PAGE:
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Oct4-06, 08:40 PM
Sci Advisor
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BobG's Avatar
P: 2,280
Yeah, this has been discussed before. There is no general rule.

However, there are things to check.

Do the state four year schools have to accept credits from the state's community colleges? As education expenses have risen, more states have forced this arrangement on their state colleges/community colleges, but I seriously doubt it's the case in every state. If there is no arrangement, you need to check with the school you plan to get your bachelor's degree from to find out what credits will transfer.

How good is the teaching at the university vs. the community college? There's a lot of variation in both. The quality of the courses and teaching at the community college are as likely to be better than at the university as vice versa. If it's a large four year university using TA's for the freshman and sophomore courses, you'll probably be better off at the community college. You're really rolling the dice when you're stuck with TA's - a few are really good, a lot are passable, and some are really bad.

How good are the facilities at the community college? A lot of community colleges can provide quality classes when all that's needed is a room, some desks, and a good teacher. As one poster noted, the physics classes at his community college were pretty poor - most likely because science classes with labs require money. One of the big selling points of community colleges is the cheaper tuition costs - it's hard to keep the costs down if you're investing in lab equipment. The community college in my city manages it - not only do they have great physics and chemistry courses, they have an incredible auto repair facility for those looking for an associates degree in the automotive field.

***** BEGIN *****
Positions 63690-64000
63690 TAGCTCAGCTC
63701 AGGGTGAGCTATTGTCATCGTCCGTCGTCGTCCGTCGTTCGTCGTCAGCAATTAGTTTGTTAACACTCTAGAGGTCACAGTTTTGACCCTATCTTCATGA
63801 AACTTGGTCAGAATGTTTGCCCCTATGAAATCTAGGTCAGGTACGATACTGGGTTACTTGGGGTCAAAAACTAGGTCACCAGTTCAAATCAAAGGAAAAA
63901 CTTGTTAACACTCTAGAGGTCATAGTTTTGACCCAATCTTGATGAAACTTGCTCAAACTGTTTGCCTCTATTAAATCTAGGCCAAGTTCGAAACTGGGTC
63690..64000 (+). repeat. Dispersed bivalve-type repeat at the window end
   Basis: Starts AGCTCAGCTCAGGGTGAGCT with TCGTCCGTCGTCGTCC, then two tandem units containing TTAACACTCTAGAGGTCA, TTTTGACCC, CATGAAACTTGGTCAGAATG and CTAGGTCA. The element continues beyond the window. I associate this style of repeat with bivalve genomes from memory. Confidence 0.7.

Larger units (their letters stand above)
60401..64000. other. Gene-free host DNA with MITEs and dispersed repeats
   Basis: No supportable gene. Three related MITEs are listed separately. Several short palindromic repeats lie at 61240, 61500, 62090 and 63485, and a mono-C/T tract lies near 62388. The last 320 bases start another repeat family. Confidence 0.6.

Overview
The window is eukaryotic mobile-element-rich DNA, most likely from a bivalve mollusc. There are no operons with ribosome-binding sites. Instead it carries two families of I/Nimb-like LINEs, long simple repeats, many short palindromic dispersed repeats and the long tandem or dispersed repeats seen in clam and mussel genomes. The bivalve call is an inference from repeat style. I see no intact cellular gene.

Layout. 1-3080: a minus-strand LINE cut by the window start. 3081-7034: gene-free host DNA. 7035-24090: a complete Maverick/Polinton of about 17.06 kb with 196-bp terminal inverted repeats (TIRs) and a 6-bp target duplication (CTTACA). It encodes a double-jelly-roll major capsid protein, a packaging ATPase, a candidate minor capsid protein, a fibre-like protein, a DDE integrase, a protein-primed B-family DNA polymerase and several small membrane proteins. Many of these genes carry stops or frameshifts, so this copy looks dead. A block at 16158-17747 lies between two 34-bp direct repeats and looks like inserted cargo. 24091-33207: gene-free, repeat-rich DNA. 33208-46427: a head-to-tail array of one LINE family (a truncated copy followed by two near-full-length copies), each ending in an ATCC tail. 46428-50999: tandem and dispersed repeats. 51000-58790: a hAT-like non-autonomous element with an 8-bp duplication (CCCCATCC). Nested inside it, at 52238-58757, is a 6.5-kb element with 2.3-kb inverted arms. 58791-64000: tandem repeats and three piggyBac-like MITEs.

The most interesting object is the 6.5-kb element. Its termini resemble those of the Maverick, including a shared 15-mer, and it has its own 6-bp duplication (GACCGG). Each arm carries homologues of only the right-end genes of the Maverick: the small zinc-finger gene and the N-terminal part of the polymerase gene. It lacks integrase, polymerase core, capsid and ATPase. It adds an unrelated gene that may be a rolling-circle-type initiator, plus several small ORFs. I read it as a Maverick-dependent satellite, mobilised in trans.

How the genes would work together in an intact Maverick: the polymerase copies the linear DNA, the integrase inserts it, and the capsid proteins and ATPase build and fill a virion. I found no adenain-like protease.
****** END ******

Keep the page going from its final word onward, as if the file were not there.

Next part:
Are you going to school full time or part time? Even with an agreement for transferring credits, you'll probably find it hard to build a full time schedule for two straight years because of pre-requisites. If you're going part time, community colleges usually provide a better schedule (some four year universities offer a good evening schedule, but a few couldn't care less about part time students).